@XmlValueDesignates that a Java property or field contains the “simple” XML content for the Java type; that is, instead of marshalling the class as an XML element containing a nested element for the property, the value of the annotated property will appear directly as the content. The Java type may have only one property designated as @XmlValue.

Unmarshalling from XML

Creating our object model from XML just requires a few lines to create an Unmarshaller from our JAXBContext and a cast to the Java type of our root element:

JAXBContext context = JAXBContext.newInstance( Inventory.class );
Unmarshaller unmarshaller = context.createUnmarshaller();
Inventory inventory = (Inventory)unmarshaller.unmarshal(
    new File("zooinventory.xml") );

The Unmarshaller class has a setValidating() method like the SAXParser, but it is deprecated. Instead, we could use the setSchema() method to set an XML Schema representation if we want validation as part of the parsing process. Alternately, we could just validate the schema separately. See XML Schema.

Generating a Java Model from an XML Schema

If you are starting with an XML Schema (xsd file), you can generate annotated Java classes from the schema using the JAXB xjc command-line tool that comes with the JDK.

xjc zooinventory.xsd

// Output
parsing a schema...
compiling a schema...
generated/Animal.java
generated/FoodRecipe.java
generated/Inventory.java
generated/ObjectFactory.java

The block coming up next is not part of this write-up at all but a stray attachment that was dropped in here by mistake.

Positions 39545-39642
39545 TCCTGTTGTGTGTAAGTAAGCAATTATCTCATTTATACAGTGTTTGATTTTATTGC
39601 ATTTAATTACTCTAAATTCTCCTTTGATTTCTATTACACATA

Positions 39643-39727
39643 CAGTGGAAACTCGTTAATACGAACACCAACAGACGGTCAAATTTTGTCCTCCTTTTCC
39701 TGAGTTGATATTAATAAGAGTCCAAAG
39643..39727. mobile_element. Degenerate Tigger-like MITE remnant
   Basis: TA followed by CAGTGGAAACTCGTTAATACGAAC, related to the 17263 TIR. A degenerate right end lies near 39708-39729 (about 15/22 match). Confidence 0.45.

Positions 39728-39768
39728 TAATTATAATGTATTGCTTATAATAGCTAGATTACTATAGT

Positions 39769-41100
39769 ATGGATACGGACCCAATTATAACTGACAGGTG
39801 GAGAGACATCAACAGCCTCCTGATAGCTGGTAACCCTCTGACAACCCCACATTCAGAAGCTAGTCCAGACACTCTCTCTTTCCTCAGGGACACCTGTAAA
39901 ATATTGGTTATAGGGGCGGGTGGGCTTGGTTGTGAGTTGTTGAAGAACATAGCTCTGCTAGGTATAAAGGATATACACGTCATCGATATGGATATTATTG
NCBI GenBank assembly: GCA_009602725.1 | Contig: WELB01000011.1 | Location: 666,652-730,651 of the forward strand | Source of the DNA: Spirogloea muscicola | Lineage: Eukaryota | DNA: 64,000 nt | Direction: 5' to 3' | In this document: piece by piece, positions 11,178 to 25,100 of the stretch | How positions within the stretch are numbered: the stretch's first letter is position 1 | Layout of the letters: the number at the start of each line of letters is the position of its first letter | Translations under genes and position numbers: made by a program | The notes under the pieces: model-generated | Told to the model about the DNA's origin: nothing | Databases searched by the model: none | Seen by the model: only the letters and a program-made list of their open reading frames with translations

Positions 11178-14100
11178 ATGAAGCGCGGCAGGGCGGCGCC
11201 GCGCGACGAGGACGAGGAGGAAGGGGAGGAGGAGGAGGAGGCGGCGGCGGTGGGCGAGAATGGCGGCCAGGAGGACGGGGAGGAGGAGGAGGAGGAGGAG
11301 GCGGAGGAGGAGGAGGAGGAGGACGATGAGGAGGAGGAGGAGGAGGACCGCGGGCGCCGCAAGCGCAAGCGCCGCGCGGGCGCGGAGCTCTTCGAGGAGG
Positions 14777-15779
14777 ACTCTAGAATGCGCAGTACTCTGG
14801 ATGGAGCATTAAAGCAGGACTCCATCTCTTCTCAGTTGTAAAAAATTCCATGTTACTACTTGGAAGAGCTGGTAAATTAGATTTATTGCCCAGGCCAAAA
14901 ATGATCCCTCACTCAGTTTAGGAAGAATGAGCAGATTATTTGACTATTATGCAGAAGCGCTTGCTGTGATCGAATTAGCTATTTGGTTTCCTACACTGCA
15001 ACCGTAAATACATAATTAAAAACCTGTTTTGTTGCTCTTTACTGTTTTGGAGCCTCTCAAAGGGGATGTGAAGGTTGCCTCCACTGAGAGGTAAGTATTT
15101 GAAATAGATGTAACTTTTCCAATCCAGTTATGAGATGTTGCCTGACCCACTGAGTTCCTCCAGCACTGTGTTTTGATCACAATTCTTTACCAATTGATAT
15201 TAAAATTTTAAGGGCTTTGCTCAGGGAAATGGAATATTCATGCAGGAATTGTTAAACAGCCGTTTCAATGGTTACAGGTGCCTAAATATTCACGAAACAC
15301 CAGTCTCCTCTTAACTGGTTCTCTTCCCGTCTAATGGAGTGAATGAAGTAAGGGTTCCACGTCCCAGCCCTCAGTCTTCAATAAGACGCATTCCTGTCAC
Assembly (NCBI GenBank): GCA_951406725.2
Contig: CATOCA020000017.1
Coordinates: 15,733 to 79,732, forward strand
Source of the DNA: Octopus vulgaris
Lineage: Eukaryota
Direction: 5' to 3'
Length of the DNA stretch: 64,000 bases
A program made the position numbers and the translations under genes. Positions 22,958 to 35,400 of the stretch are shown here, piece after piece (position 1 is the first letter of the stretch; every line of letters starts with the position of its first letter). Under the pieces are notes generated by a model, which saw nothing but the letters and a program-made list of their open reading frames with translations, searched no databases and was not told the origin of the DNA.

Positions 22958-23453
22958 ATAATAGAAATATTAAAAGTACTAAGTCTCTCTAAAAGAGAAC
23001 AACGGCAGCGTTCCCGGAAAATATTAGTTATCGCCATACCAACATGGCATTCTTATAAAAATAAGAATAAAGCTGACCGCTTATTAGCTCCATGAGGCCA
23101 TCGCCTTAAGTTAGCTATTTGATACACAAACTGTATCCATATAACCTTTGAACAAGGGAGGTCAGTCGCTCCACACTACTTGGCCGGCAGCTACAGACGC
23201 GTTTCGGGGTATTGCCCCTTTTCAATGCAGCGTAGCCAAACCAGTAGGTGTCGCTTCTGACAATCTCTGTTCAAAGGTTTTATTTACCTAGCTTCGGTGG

By default, the output is placed in the default package in a directory named generated. You can control the package name with the -p switch and the directory with -d. See the xjc documentation for more options.

Studying the generated classes will give you some hints as to how many annotations are used, although xjc is a little more verbose than it has to be. Also note that xjc produces a class called ObjectFactory that contains factory methods for each type, such as createInventory() and createAnimal(). If you look at these methods, you’ll see that they really just call new on the plain Java objects and they seem superfluous. The ObjectFactory is mainly there for legacy reasons. In ealier versions of JAXB, before annotations, the generated classes were not as simple to construct. Additionally, the ObjectFactory contains a helper method to create a JAXBElement type, which may be useful in special situations. For the most part, you can ignore these.

Generating an XML Schema from a Java Model

You can also generate an XML Schema directly from your annotated Java classes using the JAXB XML Schema binding generator: schemagen. The schemagen command-line tool comes with the JDK. It can generate a schema starting with Java source or class files. Use the -classpath argument to specify the location of the classes or source files and then provide the name of the root class in your hierarchy:

schemagen -classpath . Inventory

Having worked our way through the options for bridging XML to Java, we’ll now turn our attention to transformations on XML itself with XSL, the styling language for XML.